Emergency Kit: Heating, Cooking and Lighting Supplies

If you live where winters are cold, having some kind of backup generator option is probably the single most important item in your emergency kit.

| February/March 2004


Coleman's BlackCat Portable Catalytic Heater (about $55) provides 3,000 Btu for eight hours using a 1-pound propane canister.

Photo by Matthew Stallbaumer


If you live where winters are cold, having some kind of backup heating option is probably the single most important item in your emergency kit. If you lose electric power during a blizzard or ice storm, you probably will lose your heat. And without heat, you won't be able to stay at home very long, even if you have plenty of food and water on hand. Plus, if your pipes freeze and burst, you will have an expensive repair bill to pay, too.

A wood stove certainly can keep you comfy, if you have plenty of firewood on hand. Some furnaces that burn coal or wood will function at reduced levels, even without electricity to power the circulating blower and thermostat. If you have a furnace that won't work without electricity, you can install a backup generator (and keep plenty of fresh fuel on hand) to provide power to your existing central heating system as well as to other appliances.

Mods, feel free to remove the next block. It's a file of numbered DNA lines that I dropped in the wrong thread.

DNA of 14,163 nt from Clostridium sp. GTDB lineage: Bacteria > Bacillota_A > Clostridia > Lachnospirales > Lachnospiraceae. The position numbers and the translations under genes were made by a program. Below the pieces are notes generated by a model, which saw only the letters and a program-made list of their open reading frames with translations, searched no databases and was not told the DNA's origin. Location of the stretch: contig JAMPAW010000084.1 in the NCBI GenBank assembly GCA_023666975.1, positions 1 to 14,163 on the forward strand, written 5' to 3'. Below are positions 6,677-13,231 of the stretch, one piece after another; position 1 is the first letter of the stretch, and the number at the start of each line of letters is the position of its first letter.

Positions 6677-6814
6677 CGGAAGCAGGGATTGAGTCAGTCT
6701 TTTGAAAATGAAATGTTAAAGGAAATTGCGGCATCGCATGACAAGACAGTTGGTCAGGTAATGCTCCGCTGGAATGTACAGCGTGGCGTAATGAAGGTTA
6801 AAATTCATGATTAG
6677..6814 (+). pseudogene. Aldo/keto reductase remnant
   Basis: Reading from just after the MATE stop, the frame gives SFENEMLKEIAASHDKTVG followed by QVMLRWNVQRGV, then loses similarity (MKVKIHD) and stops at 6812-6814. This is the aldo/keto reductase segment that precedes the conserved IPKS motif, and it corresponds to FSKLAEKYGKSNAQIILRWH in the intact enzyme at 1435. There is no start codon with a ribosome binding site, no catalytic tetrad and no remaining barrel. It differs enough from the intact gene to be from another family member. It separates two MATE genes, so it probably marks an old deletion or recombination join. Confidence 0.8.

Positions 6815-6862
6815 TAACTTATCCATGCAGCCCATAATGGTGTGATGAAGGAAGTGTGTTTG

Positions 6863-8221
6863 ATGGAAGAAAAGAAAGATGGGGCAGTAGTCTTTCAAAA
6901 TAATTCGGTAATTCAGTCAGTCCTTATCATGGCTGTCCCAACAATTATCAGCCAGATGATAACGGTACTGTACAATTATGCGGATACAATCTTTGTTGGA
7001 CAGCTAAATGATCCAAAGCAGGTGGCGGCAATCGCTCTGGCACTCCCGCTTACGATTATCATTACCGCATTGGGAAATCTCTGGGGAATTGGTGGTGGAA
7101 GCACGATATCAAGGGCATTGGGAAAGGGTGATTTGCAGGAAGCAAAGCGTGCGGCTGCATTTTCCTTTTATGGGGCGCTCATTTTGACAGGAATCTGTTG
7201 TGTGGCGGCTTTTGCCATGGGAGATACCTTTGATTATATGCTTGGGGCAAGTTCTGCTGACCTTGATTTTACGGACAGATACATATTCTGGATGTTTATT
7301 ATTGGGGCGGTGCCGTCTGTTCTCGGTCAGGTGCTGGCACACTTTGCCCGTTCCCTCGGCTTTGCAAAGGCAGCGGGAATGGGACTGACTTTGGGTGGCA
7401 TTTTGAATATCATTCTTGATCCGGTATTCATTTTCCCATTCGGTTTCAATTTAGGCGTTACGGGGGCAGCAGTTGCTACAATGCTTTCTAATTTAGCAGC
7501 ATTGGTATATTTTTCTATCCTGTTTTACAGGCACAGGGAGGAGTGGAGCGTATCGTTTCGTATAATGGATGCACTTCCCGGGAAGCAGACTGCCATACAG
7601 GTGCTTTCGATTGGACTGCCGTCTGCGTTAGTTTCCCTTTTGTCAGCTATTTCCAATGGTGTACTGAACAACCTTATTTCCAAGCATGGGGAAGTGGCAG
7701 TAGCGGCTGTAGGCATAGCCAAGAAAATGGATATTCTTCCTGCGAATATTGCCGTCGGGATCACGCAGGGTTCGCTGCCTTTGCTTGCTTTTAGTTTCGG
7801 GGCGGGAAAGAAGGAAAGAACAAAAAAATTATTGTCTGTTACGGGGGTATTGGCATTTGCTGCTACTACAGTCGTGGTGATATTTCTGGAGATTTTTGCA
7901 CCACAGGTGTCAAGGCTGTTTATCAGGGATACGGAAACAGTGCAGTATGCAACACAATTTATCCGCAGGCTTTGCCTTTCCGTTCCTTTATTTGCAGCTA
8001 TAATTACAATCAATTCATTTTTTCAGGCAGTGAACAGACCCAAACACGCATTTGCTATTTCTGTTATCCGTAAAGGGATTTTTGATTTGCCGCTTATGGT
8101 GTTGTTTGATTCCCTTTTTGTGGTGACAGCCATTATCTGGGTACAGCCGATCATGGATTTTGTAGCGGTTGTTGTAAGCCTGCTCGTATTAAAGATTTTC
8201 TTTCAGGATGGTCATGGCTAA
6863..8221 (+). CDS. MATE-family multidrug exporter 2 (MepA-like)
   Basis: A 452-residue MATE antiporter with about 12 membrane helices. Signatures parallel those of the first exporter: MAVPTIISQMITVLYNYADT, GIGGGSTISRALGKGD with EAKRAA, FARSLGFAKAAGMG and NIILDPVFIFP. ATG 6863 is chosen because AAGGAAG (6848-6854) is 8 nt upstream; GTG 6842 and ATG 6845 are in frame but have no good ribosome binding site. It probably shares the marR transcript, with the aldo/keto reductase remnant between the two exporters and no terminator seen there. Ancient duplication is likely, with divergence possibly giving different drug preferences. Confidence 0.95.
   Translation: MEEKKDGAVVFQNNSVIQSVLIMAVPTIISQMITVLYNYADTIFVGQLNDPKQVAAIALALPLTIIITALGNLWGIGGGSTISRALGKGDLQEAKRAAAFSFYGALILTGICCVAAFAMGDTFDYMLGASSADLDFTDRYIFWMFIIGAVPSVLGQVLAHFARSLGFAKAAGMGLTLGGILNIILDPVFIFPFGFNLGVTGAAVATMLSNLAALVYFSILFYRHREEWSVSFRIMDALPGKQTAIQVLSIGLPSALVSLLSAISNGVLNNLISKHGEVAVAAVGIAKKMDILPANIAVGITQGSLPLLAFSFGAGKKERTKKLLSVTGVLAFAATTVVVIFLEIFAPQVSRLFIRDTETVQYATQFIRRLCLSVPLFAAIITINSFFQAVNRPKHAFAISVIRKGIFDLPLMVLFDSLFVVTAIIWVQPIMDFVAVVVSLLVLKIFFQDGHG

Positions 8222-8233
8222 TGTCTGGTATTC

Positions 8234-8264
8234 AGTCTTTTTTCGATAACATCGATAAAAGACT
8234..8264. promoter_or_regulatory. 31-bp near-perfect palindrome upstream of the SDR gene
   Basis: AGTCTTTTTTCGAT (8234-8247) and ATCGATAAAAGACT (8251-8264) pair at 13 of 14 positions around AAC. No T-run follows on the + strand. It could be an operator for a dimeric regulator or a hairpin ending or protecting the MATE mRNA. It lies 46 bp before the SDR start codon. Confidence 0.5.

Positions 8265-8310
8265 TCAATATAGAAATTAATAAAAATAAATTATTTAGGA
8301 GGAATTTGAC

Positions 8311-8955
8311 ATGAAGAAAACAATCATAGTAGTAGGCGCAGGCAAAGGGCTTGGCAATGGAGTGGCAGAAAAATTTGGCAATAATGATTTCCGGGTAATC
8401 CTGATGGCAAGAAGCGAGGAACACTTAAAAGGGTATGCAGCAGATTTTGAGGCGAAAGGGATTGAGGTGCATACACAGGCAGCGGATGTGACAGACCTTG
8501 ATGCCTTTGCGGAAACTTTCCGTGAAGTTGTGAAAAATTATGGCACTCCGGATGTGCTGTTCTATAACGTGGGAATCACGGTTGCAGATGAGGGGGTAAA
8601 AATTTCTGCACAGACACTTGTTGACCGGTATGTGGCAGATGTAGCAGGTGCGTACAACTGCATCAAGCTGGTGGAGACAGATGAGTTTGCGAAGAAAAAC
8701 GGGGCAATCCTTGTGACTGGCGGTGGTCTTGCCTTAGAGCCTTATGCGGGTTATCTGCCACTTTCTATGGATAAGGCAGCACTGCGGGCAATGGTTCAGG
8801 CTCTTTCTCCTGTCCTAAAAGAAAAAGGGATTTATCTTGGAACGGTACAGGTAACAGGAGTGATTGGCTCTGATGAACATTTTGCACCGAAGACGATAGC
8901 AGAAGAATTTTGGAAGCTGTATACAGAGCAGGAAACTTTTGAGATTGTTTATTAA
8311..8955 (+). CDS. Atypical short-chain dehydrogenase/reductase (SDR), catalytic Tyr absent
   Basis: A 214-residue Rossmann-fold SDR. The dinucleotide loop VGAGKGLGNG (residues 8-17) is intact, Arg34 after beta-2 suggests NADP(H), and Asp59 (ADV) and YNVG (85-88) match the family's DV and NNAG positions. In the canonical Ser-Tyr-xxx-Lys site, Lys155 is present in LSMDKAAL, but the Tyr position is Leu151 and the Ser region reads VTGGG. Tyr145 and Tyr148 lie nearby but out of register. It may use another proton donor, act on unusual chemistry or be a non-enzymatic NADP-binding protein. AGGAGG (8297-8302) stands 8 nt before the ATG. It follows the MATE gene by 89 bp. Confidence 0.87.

If you don't have a generator, your least expensive option may be to heat just a room or two, and there are several ways to do this. Vented natural gas- or propane-fueled stoves, heaters and fireplaces as well as some kerosene heaters are all good choices. These heating appliances need to be connected to an appropriate chimney in accordance with the manufacturer's instructions and relevant fire codes. Because they are installed and vented permanently, these heaters are relatively safe. Be sure you have plenty of fuel on hand — if the power is out because of a blizzard or hurricane, you may not be able to get to the store. Even if you could, stores quickly run out of fuel during emergencies.


"Vent-free" gas heaters don't need a chimney or vent to operate. These heaters come in a wide variety of sizes and styles, are relatively inexpensive ($100 to $1,200) and, depending on their design, can be placed on a floor or mounted on a wall. Vent-free appliances, which do not exceed 40,000 British thermal units (Btu) per hour output, include certain types of space heaters, stoves, fireplace inserts and gas fireplaces (vent-free heaters should not be confused with portable propane heaters, which are discussed later).

Vent-free appliances are intended to supplement a primary source of heat, such as a furnace. These heaters are installed in a fixed location and connected to a natural gas line or an outside propane tank; a 100-pound tank that costs about $75 is the minimum recommended size. Virtually all of these units will work without electricity, making them a suitable choice for emergency heating.

One disadvantage of vent-free heaters is that they discharge the products of combustion — poisonous carbon monoxide (CO), nitrogen dioxide (NO2) and carbon dioxide (CO2) directly into the room while simultaneously consuming oxygen. Tests conducted in 1996 by the American Gas Association indicated the levels of these byproducts are within nationally recognized safety parameters; nevertheless, persons with respiratory ailments may be sensitive to these discharges.

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